What is a menstrual period and how does it work? Here we go with the easy version of periods: Once a month, your uterus sends blood through your vagina into the outside world. Menstrual periods arrive around age 9 to 14. This is a big change but it’s a perfectly normal part of growing up.
Need to know more than the basics? Let's dig into Advanced Periods! Tissue from the uterine lining sloughs off, and that’s the period, aka blood coming out of your vagina. What a delight.
It begins in the brain! Three hormones, gonadotropin releasing hormone (GnRH), luteinizing hormone (LH) and follicle stimulating hormone (FSH), are released from glands within the brain. These travel through the bloodstream to nudge eggs out of the ovary.
As they grow, several egg follicles produce estrogen. This causes the uterine lining to thicken with more blood vessels in preparation for the egg’s release from its ovarian prison.
It's ovulation time! Estrogen levels fall and LH surges, causing the ovary to release the egg into the fallopian tube. The egg lives for 12-24 hours. FSH peaks during ovulation, too, but no one really knows why. Freaky, huh?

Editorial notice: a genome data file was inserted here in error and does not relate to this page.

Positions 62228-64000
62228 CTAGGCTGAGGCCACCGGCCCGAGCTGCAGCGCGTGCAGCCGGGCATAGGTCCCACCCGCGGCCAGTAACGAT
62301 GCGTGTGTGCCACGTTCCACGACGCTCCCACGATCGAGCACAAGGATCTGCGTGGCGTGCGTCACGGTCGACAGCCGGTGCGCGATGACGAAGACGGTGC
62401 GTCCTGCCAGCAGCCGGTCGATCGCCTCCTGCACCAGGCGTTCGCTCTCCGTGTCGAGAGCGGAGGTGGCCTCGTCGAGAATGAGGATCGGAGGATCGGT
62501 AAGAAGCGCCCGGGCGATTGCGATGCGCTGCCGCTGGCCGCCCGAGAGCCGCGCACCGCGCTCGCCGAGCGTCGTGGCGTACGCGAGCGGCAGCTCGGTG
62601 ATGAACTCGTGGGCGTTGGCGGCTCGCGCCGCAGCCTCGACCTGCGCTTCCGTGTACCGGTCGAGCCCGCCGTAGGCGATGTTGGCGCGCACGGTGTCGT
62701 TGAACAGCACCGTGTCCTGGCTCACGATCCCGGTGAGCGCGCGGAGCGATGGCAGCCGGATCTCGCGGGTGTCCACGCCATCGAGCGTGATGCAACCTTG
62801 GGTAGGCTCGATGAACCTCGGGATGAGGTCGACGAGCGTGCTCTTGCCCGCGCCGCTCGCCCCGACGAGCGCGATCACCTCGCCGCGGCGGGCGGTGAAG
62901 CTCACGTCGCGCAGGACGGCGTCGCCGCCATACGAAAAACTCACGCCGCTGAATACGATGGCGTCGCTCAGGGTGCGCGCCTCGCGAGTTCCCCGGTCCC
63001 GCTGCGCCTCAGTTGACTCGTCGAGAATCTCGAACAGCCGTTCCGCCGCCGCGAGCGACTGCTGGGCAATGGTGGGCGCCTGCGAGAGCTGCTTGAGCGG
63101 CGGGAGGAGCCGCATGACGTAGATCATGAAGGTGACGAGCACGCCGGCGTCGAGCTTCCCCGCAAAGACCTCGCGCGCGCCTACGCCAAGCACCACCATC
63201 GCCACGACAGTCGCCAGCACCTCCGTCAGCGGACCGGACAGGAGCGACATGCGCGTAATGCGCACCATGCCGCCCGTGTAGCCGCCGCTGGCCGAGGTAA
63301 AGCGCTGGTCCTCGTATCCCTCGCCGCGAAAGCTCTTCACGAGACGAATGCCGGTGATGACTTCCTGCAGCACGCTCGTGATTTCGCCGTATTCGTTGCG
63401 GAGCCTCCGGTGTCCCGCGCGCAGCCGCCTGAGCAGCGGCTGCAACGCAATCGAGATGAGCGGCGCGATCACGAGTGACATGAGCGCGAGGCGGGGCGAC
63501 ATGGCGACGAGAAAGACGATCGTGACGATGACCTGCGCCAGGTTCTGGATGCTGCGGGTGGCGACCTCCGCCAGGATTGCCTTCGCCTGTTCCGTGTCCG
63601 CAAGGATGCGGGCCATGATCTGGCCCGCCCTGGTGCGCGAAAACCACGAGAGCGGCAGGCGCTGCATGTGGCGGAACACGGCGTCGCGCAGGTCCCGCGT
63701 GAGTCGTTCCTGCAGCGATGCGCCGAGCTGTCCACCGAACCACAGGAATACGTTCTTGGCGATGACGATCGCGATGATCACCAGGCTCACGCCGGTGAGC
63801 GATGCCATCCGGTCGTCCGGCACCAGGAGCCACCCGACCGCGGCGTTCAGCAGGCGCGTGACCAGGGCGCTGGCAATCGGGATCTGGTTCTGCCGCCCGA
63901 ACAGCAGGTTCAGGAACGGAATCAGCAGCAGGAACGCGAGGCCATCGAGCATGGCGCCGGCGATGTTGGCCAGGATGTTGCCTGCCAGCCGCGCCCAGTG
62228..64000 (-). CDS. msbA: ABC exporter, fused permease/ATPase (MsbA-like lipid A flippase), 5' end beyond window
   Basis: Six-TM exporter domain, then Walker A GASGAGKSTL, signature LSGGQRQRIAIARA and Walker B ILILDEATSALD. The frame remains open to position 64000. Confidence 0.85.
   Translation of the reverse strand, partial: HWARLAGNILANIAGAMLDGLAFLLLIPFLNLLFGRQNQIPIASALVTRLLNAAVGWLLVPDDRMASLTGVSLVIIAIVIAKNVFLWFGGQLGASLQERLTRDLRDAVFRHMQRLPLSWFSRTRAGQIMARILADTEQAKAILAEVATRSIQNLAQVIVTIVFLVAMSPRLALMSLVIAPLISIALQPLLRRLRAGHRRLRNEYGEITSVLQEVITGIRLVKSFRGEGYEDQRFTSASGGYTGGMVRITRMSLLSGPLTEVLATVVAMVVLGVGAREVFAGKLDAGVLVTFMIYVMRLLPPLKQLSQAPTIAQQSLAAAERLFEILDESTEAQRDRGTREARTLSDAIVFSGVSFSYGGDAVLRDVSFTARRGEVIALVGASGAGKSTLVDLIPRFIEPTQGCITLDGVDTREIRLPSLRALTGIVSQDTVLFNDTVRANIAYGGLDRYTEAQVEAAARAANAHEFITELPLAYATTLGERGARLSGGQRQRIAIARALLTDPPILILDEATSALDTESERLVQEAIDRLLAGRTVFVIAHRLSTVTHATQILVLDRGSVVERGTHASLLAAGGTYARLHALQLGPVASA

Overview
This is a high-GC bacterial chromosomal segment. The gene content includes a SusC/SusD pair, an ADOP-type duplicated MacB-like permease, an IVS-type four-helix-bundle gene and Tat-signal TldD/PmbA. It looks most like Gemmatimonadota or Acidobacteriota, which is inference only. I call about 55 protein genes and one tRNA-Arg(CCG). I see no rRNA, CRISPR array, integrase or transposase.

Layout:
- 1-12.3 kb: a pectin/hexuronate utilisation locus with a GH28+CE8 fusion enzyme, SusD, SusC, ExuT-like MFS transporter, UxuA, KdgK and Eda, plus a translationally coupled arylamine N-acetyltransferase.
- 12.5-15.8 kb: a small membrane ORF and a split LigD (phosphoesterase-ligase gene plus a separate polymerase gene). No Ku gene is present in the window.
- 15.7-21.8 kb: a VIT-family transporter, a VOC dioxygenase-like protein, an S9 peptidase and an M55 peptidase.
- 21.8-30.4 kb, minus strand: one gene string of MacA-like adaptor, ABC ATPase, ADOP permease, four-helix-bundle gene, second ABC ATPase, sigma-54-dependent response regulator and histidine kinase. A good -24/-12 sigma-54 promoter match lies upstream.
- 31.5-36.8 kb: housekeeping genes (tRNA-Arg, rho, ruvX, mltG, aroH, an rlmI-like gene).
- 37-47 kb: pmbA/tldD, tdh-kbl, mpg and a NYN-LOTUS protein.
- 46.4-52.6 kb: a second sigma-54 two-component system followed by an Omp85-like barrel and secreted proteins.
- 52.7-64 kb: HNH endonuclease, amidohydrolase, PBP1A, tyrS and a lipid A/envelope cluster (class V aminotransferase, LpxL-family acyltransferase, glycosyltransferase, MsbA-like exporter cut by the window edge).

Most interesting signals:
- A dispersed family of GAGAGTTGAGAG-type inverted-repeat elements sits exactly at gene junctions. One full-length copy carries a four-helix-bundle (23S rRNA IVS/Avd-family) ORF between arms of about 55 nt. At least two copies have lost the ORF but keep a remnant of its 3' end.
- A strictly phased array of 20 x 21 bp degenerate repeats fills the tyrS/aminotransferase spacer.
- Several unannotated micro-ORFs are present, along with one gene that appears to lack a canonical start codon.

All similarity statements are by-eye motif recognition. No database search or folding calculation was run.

The egg makes its way to the uterus via the fallopian tube while the empty egg follicle — known as the corpus luteum — squishes out more and more estrogen + progesterone to get the uterus ready for a possible pregnancy. FSH and LH levels plunge.
Hormonal hell -- everyone's favorite kind of purgatory. Progesterone level peaks. This hormone helps build up the uterine lining. High progesterone might be one of the causes of PMS. Bummer.
If the egg was not fertilized, the corpus luteum falls apart and stops producing progesterone. A fertilized egg, called a zygote, keeps progesterone high, and this growing ball of cells becomes a blastocyst.
Ok side note here: getting your period now means you could possibly get pregnant -- ie have a baby grow in your uterus -- if sperm shows up in your body. More on that later so we can focus on PERIODS.
Estrogen levels decrease and progesterone production slows, causing the uterine lining to break down and shed — the egg goes with the flow. If you’re not pregnant, your period starts all over again. Hope you enjoyed this menstrual journey with us!